A40 A&E WEEK OF SEPTEMBER 26-OCTOBER 2, 2013 FLORIDA WEEKLY *Good for 20% Off Store Wide for a year.*Good for 20% Off Store Wide for a year. 561-557-2881Live Oak Plaza 9249 Alt A1A, North Palm Beach )GPVN[7UGF(WTPKVWTG#EEGUUQTKGUHTQO #PVKSWGUVQ/KF%GPVWT[%QPVGORQTCT[ Buying single items to entire estates 7 Days A Week VIP WEEK VIP WEEK 5VQRD[HQT[QWT8+2%CTF Breakfast Lunch Dinner Great Steak The Conran sisters, AKA the Blondies of Tequesta, not only have fun in the sun, but also have fun in the kitchen. Loren Gutentag, Florida Weekly There is a distinctly cheery, vivacious vibe that greets any Blondies visitor. Shawna Gallagher Vega, Jupiter Courier The sisters behind Tequesta’s Blondies diner pay a delicous tribute to favorite family recipes. Libby Volgyes, The Palm Beach Post WHERE THE GIRLS KNOW GOOD FOOD! 181 N. US Highway 1 TequestaLocated in Beall’s Outlet Plaza561-744-0806 www.blondiesgoodfood.comMonday-Saturday 7am-9pm Sunday 7am-3pm Palm Beach Gardens 4595 Northlake Blvd. 561-622-2259 Stuart 860 South Federal Hwy. 772-219-3340 St. Lucie West 962 St Lucie W. Blvd. (772) 871-5533 6 7HOLE&RIED"ELLY#LAMSs,OBSTER2OLLS )PSWICH3TEAMERSs&ISH#HIPS &ISH4ACOSs#HOWDER (Next to the Dunkin Donuts) COURTESY IMAGES Rick Lewis specializes in painting Florida landscapes, such as “Twin Cypress Reflection,” a 24-inch by 48-inch oil on canvas. >>What: Lighthouse ArtCenter’s Artist Guild Midtown Bash>>When: 5: 30-7:30 p.m. Sept. 27; 5:30-9 p.m. Oct. 24 and 11 a.m.-3 p.m. Nov. 24. Also open by appointment.>>Where: Lighthouse ArtCenter Midtown Gallery, 4877 PGA Boulevard, Palm Beach Gardens>>Cost: Free >>Info: 746-3101 or in the know ArtCenter Guild hosts Midtown BashFlorida artist Deborah Neuhaus will show her painting “Sunny Beach.” ABOVE: “Winter Visitors,” by Diane Hutchin-sonLEFT: “Questions,” by John Cooksey Artist Guild show to highlight a range of media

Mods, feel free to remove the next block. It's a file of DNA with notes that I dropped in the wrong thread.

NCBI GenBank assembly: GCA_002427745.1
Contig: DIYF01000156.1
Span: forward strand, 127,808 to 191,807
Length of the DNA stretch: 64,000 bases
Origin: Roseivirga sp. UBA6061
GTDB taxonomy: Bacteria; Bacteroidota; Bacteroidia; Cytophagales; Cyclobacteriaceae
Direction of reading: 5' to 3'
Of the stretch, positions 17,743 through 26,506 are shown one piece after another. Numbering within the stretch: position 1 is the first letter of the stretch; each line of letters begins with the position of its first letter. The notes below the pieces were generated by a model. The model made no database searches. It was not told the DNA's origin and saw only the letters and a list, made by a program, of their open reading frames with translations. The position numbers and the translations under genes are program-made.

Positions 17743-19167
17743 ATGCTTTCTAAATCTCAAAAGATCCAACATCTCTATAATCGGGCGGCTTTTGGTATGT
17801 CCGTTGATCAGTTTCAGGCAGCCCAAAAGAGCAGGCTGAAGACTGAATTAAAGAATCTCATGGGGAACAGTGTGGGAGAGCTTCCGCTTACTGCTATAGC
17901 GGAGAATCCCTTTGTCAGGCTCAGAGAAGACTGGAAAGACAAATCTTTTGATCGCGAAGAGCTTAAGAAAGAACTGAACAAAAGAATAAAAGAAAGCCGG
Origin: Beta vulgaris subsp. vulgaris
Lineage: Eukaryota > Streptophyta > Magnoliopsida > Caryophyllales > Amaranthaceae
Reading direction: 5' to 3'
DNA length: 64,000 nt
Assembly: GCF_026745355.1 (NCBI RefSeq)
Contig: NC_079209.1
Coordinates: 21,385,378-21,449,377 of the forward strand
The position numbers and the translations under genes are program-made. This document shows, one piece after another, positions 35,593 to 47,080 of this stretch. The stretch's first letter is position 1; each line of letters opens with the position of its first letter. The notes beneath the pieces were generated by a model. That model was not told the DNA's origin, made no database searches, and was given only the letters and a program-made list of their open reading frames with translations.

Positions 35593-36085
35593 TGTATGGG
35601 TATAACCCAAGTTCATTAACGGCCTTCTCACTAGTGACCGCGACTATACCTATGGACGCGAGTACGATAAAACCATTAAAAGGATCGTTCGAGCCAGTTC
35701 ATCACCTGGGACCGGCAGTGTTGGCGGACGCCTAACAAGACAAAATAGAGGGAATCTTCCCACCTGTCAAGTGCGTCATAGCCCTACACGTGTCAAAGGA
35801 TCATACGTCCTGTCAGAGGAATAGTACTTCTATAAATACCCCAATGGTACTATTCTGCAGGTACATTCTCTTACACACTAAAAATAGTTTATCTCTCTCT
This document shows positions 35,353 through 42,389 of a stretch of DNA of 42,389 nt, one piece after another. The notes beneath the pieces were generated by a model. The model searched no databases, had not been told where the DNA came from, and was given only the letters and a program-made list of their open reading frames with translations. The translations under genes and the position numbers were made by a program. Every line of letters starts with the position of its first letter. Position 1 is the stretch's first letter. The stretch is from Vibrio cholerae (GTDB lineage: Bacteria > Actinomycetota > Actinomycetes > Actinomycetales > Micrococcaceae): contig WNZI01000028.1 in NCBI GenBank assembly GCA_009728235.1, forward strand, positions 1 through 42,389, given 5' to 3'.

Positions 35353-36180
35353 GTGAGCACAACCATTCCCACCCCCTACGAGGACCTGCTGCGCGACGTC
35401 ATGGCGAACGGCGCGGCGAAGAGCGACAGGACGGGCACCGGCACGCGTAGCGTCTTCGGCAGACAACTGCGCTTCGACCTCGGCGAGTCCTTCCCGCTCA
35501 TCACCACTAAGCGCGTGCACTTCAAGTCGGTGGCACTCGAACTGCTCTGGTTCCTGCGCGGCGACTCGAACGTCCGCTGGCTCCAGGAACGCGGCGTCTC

FLORIDA WEEKLY WEEK OF SEPTEMBER 26-OCTOBER 2, 2013 A41 New Summer Hours: Open Tues Sun (Closed Monday) Breakfast & Lunch: Tues Fri: 11am 2pm / Sat & Sun: 8am 2pm.Dinner: Tues Sun: 5pm 9pm "(n%$(%'&"r) #" r" $&!1!",$() C4<<D4?<&#n$%((($(%()%$$-'()/,*%$$"((",($&'*%" (),/2n$((,((,""/#))'$(%'#*%$$)%).%'"%n005 n$(%$,)%'(&'%'#%$#$/r.$"$()( $$)')$$#$/$'(%#,('%#&')%'%./)%n00$%&5 n%$$/::'("('%#%#)%.$($)%$22/./%$)/2'/"$5 n%$$/(',)%)$-'()/%'/"$3(), 002",($&%&#,(5$)"%"&'%'#$($",'!'(2)0'")% $2$$)%9(5 r(n!"!! r$ ) "'*$A')'($,*,""#%,$)/ "(-()!'%'#%'$%'#*%$ ('-*%$(&)34/*620*5050 '-$4 !+"+B=>=2!'!8...5)&"$5%#%)?6@#"(%,)%r%')"!"-5%$.()$(%= 2013 Hilton Worldwide Book the Best of Waldorf Astoria and receive a $50 resort reward for every night of your stay. When you arrive at Edgewater Beach Hotel, you can expect attentive service and the comfort of a spacious suite. What may surprise you are the amazing activities that will either awaken our sense of adventure, or give you the relaxation you are longing for. Escape the everyday, from $159 per night.Book today by calling 888.564.1308, or visiting*Visit for complete terms and conditions. THE ONLY RUSH YOU NEED IS THAT OF THE OCEAN WAVES. PUZZLE ANSWERS Rock the Light at the Lighthouse SPECIAL TO FLORIDA WEEKLYRock the Light Concert returns Nov. 23 to the Jupiter Inlet Lighthouse Deck. The entertainment line-up emceed by Sunny 107.9 FM features classic rock band The Lost Bobs followed up by the Titans of R ock, Americas favorite tribute band, Bon Jovi Tribute-Livin on a Prayer and Journey Tribute, Never Stop Believin. The evening includes gourmet food trucks, beer and wine, and auctions and raffles to benefit the Jupiter Inlet Lighthouse and Museum. The event is 6:30 p.m.-10:30 pm. Tickets are $50 per person and are limited. Information about sponsorships is available by calling 747-8380. Tickets are on sale now in the lighthouse gift shop or by phone 561-747-8380 x101. Q Flagler Museum2013-2014 Season Programs For information or to purchase tickets visit or call (561) 655-2833 For a free Season Program Guide call (561) 655-2833, or e-mail: Fall Exhibition Man of the Century: The Incomparable Legacy of Henry Morrison Flagler October 15, 2013 January 5, 2014 Caf des Beaux-Arts open for the Season in the Flagler Kenan Pavilion November 29, 2013 April 19, 2014 Annual Christmas Tree Lighting Festivities and Special Holiday Lecture December 1, 2013, 2:00 p.m. 5:00 p.m. Winter ExhibitionStories in Sterling: Four Centuries of Silver in New York January 28 April 20, 2014 Holiday Evening Tours of Whitehall December 18 23, 2013 Whitehall Lecture Series Crimes of the Century The Inventor and The Tycoon Feb. 2 American Lightning Feb. 9 The Devil’s Gentleman Feb. 16 Depraved Feb. 23 American Eve Mar. 2 Flagler Museum Music Series 7KHQHVWFKDPEHUPXVLFVHWWLQJLQ6RXWK)ORULGD Shanghai Quartet Jan. 7 Yoonie Han Jan. 21 Cuarteto Latinoamericano Feb. 4 Atos Trio Feb. 18 Talich Quartet Mar. 4